Battling the tropical heat

Nevermind the leeches or flooded cow pastures

Stage 1 of the Langkawi International Mountain Bike Challenge (LIMBC) was a pretty amazing way to see the island from the inside: everyone knows about the Sky Bridge and fabulous beaches, but what's it like to live here? Acres of rubber trees harvested by the locals with hanging bags tied to collect the oozing white, accessed via hiking and scooter trails, rice fields, connected by what amounts to a great paved bike path system. Passing roadside food and drink stands made us all wish we'd carried a few Ringgits to quench our insatiable thirst. I'd have stopped in a heartbeat for some fresh and cold coconut water.

Racing in hyper humid and equatorial heat is one of those things where you're good until, well, you're not. There's little warning to the overheating process - and once you notice it happening, usually it's too late to do anything about it.

That's how it happened for me, about 20km into the 60km stage. Thoughts of pacing and heat management are always on your mind in these conditions, but on one particularly gnarly and exposed climb (that claimed many victims, I later learned) the warning signs of imminent overheating surfaced... no worries, we're in the big ring, so I'll dump the gears and sit this one out for a minute or two.

This strategy is a double edged sword, however - now I'm on said climb for twice as long, and with no wind or tangible forward movement in my 27x36, the heating process was just fed double the amount of time that it would've had before. Damned if you do, damned if you don't...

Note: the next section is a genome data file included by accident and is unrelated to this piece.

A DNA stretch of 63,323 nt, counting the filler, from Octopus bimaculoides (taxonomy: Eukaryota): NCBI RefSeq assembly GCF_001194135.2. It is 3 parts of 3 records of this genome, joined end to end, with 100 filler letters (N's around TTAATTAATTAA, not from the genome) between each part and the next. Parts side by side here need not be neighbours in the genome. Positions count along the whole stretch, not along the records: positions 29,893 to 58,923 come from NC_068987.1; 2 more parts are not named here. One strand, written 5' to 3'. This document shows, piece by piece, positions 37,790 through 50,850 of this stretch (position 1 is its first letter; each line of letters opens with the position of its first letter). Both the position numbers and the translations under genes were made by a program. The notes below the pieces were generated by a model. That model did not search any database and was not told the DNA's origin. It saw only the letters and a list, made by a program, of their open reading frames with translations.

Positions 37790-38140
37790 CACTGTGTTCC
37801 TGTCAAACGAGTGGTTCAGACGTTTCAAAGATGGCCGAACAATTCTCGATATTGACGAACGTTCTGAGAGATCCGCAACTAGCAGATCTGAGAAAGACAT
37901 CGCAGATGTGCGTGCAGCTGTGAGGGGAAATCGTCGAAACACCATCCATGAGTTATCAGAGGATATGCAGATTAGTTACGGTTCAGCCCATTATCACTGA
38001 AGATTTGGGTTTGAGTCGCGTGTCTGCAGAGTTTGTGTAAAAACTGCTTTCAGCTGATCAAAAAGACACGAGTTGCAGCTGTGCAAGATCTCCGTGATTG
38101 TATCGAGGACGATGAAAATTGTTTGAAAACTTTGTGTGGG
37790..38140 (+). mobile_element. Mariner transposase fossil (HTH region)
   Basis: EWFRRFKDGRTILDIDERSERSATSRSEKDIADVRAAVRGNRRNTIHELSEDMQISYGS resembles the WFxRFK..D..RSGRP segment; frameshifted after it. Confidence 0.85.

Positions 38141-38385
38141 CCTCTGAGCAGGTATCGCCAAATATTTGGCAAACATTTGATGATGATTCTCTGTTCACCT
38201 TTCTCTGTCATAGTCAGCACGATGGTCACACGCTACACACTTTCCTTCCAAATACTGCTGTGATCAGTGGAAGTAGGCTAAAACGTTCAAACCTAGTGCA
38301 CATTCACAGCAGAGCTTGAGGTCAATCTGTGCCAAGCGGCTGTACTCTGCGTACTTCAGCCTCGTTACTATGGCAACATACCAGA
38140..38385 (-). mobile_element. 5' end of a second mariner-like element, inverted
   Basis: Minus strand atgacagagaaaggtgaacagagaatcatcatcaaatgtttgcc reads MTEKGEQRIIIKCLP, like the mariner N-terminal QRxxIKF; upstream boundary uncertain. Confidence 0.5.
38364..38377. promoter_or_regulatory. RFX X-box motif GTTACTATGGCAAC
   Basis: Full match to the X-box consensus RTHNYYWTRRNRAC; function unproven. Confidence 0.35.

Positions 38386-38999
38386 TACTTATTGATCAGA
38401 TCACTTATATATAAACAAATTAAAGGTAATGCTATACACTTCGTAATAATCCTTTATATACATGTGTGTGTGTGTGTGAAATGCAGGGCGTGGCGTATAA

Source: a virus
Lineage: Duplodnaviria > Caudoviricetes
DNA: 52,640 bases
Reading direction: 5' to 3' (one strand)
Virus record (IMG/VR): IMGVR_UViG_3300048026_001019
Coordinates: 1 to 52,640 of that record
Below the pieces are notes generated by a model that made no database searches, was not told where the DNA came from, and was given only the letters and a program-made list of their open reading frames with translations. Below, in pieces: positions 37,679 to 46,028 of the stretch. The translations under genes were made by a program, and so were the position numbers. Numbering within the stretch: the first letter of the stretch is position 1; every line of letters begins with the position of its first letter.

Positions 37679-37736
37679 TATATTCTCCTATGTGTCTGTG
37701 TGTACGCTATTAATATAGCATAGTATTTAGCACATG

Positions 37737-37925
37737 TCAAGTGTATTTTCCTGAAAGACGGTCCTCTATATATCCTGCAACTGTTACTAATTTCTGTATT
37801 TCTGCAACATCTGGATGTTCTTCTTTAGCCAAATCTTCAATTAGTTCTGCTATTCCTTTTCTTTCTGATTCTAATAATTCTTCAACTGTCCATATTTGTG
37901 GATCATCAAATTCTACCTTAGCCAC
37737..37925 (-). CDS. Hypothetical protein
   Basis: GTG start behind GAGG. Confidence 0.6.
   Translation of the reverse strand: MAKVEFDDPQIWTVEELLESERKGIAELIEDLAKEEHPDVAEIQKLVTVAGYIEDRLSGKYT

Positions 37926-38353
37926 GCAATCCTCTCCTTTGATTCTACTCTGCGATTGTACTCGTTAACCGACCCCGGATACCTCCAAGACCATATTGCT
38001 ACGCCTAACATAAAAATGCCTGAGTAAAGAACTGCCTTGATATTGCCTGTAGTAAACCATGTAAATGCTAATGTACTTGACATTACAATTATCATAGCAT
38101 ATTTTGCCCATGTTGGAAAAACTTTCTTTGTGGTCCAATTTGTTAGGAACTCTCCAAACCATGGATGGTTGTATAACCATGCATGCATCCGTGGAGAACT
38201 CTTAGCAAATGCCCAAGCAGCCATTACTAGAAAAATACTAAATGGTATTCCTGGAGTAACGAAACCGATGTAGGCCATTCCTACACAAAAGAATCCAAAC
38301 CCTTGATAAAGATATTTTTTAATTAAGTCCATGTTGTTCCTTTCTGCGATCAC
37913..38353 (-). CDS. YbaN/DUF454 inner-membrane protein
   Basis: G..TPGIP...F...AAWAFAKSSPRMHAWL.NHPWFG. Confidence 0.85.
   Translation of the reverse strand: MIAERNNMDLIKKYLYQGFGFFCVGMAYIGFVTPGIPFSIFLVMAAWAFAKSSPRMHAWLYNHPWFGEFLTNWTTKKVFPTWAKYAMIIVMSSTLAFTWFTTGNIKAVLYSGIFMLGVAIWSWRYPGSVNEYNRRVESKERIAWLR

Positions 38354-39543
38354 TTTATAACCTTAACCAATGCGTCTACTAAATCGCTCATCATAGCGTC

It's all part of jungle racing, though. You stop bothering to wipe sweat and drool from your brow or chin. Mud bogs that initially repulsed you with their stench, later aren't even noticed.

Leeches? Just flick them off.

Flooded cow pastures? Just try and avoid the deeper or darker spots.

Running vs. riding becomes the biggest question out there. You don't want to lose a shoe in a calf-deep sinkhole, but riding is often slower, if not impossible.

Today's opening stage was a fair mix of terrain - road sections contrasted with swamps. Steep paved climbs followed by serpentine hillside singletrack. The constants of the day were excellent course marking, locals on the course everywhere cheering and welcoming us through, at times, their own backyards, and the complete and full endorsement of the government and community of the event. The race hotel even has a channel on the television dedicated to the race!

I'd love to see that at the Holiday Inn for the Sea Otter Classic!

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